Professor David Tate -- known around Purdue University as the "CSI Guy" -- visited North and South Putnam high schools before giving a forensic presentation to local Purdue University Alumni recently.
Chemistry students at North Putnam High School and science students at South Putnam High School listened intently as Tate explained forensic procedures like fingerprinting, ballistics, DNA, blood splatter and profilers.
"A lot of it is just plain common sense," Tate explained. "Forensics isn't like what you see on television. They don't carry guns and absolutely don't have Hummers."
As he talked about ballistics and the markings on bullets, SPHS student Jeff Hunter asked if the residue from a fired gun could show what kind of gun was fired.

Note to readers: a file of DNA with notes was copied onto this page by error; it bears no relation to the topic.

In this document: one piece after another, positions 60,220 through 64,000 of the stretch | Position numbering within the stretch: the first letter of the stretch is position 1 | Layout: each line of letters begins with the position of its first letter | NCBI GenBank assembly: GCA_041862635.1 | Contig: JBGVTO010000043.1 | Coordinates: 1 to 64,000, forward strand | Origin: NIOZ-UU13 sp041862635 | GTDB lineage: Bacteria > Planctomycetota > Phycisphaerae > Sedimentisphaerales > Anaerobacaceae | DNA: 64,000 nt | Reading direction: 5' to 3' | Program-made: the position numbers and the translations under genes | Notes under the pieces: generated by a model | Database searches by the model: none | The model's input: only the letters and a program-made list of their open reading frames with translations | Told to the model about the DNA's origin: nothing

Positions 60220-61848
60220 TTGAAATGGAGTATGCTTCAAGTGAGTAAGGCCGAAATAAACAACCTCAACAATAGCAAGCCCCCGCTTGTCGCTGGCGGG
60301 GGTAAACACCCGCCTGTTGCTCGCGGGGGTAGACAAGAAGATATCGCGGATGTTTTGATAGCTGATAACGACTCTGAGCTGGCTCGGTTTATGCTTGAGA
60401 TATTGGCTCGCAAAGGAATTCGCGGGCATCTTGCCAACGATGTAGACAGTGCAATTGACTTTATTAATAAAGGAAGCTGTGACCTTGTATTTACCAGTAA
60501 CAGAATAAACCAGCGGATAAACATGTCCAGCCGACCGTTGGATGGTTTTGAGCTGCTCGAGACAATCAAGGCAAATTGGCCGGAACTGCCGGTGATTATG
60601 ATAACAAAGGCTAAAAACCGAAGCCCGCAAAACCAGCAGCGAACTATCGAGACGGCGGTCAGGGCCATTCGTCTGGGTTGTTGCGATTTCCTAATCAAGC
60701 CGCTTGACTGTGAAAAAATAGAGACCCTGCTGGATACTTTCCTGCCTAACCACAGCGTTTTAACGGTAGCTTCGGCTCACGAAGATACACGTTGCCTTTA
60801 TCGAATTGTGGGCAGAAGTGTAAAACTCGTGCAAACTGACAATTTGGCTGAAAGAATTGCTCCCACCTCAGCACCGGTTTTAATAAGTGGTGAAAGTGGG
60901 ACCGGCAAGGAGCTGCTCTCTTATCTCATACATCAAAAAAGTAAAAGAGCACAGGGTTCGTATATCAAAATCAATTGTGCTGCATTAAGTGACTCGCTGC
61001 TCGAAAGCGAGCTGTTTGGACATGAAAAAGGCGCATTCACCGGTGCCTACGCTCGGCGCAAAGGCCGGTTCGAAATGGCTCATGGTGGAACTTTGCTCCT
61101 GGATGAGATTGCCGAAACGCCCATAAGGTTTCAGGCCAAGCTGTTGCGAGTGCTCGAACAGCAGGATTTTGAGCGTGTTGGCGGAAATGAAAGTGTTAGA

"That's an excellent question. One I've never had anyone ask," said Tate, who then explained that no, the residue cannot show the type of gun.
"Every gun creates marks on the bullet when it goes through the chamber. Every one is unique and can be matched to the bullet fired," he said.
Amid slides of blood splatters, maggots and bodies in varying degrees of decay, the professor went on to explain all the elements involved in forensic research and the team effort involved in solving crimes.
He showed examples of using biological, chemical and physical sciences in figuring trajectory of bullets, types of blood splatters, identification of bodies and other forensic processes.
"It's a lot of physics and trigonometry plus common sense," he said.
In discussing anthropology's role in forensics, Tate showed bones and skulls.
After clicking on a slide showing an African skull, Tate offered $5 to anyone who could explain why African skulls have wider noses in their skulls.
One student collected the money as he said, "to get more air."
Because of the humidity of the climate in Africa, humans need more air hence their nose passages are wider.
Tate went on to explain that as the world becomes smaller and races intermarry it becomes harder for anthropologists to define race by bones.